I think there are microtransactions in this game, but I can’t really be sure. There is an option to go to the Xbox Live Marketplace when in the shop, but it’s so easy to earn coins and there are no straight up prompts to make such purchases, which is the correct way to include microtransactions in a game.
At any rate, the coins are used in the store to purchase new uniforms for your Champion as well as new equipment, such as special bowling balls, tennis rackets, jet skis, etc. The new equipment bring with them improved stats and stronger power ups.
The power ups are activated by voice commands, and they work perfectly when playing solo or bowling. When playing split-screen multiplayer, the voice commands are understandably very poorly implemented. How is the Kinect supposed to distinguish between two people that are playing the game simultaneously? All it hears is “Speed Jump”, or whatever the name of the power up you have equipped is, and then it’s going to activate one or the other–or the more likely option, it’s just not going to activate either power-up. For some reason, the Kinect voice commands simply do not want to work properly when playing the game in split-screen multiplayer mode.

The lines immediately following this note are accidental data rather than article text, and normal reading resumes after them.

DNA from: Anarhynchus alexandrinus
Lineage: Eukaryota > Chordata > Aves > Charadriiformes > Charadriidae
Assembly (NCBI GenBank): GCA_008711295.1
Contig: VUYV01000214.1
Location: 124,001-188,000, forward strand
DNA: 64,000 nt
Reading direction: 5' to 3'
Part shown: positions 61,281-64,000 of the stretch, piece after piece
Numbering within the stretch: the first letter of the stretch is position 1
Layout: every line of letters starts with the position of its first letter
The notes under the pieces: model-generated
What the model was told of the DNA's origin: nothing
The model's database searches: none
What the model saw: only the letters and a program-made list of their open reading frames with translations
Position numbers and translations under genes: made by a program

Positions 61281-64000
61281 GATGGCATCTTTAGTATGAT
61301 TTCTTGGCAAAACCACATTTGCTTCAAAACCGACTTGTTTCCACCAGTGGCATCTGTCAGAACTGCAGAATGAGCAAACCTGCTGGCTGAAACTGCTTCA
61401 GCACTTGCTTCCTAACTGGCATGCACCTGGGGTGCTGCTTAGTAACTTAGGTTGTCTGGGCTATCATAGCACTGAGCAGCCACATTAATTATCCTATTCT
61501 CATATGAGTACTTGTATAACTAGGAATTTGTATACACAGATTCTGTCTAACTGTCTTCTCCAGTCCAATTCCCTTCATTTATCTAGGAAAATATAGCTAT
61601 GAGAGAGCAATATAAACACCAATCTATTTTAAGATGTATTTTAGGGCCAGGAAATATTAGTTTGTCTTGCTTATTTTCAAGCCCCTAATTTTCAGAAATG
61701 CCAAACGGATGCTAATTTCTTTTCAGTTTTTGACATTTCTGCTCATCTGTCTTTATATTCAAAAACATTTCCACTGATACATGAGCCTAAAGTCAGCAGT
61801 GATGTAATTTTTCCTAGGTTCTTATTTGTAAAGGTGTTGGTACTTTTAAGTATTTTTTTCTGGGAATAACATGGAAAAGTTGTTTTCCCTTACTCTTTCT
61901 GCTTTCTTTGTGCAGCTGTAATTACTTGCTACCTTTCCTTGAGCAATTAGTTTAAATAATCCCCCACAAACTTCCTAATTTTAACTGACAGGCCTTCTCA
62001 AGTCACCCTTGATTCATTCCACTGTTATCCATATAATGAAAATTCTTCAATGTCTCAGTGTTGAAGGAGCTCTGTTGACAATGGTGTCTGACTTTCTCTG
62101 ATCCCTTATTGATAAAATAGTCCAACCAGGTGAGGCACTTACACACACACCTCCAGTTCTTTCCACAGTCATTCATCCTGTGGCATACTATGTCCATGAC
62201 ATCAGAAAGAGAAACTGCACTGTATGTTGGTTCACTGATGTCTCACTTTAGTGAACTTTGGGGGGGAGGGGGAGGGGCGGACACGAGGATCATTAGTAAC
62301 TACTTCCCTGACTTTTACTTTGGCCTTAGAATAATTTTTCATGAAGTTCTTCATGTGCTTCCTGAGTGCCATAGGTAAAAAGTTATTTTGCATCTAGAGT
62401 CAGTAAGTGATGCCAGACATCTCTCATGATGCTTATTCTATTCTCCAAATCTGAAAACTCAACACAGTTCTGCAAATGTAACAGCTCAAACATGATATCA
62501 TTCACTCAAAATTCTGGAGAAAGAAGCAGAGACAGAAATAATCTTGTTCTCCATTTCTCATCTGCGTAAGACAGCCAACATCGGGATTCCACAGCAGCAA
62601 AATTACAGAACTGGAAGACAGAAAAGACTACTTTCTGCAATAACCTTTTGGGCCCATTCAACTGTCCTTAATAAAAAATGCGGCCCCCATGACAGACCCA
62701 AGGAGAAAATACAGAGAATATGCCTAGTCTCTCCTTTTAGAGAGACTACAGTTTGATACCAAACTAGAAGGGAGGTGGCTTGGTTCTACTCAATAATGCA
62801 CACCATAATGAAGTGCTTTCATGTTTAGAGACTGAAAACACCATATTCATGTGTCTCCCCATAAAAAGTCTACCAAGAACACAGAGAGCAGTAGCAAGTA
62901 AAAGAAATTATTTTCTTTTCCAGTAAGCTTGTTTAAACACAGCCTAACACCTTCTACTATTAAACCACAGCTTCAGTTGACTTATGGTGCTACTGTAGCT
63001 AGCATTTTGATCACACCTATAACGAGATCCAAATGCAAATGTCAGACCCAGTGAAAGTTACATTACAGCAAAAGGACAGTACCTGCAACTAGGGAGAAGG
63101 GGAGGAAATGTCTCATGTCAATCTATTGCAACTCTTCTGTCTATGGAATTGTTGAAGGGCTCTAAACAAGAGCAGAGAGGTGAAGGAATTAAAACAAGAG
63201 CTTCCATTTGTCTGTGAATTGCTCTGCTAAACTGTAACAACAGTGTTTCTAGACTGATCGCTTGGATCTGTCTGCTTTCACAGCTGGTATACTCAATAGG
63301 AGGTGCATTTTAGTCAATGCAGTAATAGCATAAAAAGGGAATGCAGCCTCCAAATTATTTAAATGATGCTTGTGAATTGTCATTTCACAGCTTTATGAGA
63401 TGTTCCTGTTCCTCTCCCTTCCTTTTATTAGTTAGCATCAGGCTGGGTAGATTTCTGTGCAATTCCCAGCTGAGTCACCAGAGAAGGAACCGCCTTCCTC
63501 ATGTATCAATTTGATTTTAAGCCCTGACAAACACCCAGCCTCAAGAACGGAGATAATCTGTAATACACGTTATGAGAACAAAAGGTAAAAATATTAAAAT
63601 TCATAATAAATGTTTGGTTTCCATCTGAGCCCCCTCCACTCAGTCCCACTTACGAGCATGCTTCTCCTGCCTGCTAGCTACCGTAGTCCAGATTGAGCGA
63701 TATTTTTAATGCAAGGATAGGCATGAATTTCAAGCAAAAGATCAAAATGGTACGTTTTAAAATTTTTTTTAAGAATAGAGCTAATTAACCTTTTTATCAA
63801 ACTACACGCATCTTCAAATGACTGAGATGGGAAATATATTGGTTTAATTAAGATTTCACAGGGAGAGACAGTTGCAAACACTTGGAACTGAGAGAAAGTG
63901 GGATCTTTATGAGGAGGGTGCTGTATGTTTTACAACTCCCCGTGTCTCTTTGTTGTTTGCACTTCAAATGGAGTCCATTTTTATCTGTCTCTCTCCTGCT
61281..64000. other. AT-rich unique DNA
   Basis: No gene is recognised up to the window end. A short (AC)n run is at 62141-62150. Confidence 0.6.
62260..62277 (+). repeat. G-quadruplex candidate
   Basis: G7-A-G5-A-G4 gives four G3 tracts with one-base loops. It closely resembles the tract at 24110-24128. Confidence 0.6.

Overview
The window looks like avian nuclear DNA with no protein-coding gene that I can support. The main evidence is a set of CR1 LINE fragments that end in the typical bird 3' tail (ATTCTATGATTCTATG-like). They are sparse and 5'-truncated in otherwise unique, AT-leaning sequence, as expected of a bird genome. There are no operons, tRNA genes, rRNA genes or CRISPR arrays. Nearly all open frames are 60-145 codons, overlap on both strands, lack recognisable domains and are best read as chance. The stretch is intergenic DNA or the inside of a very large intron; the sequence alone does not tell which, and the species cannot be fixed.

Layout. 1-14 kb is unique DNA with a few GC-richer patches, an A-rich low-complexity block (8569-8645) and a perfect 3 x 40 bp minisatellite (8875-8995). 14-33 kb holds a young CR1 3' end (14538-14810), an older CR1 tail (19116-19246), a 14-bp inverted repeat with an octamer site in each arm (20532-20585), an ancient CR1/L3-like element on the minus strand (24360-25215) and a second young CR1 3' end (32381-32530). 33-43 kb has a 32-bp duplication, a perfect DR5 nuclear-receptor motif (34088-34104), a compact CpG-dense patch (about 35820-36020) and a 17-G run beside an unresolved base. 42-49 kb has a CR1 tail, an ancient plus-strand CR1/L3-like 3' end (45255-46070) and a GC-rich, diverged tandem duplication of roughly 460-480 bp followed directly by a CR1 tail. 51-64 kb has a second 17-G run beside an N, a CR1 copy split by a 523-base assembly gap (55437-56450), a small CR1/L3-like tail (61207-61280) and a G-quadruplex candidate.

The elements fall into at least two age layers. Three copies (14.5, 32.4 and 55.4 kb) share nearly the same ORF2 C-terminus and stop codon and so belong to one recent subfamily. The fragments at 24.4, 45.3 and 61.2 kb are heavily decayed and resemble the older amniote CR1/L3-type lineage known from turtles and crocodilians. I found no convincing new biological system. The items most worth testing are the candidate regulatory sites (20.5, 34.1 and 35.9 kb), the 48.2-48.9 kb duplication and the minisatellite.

Speaking of multiplayer, while the split-screen multiplayer has its issues, it is still a lot of fun to play and increases the replayability of the title by a significant margin. That being said, the Xbox Live multiplayer is completely botched. There is no way to directly compete with others on Xbox Live, you just play with their recorded ghost data or challenge people on your friends list. There is no matchmaking of any kind, and this is severely disappointing and limits the game.
Kinect does really wonderful things and is really impressive in a lot of aspects of Kinect Sports: Rivals, but there was a lot better overall implementation of the device in say, Xbox Fitness. Kinect in this game does not work as properly as it needs to, for some reason requiring even more room than other games that use Kinect motion controls. It also has a tendency to decide random objects in the room are people instead of you, which can be understandably irritating.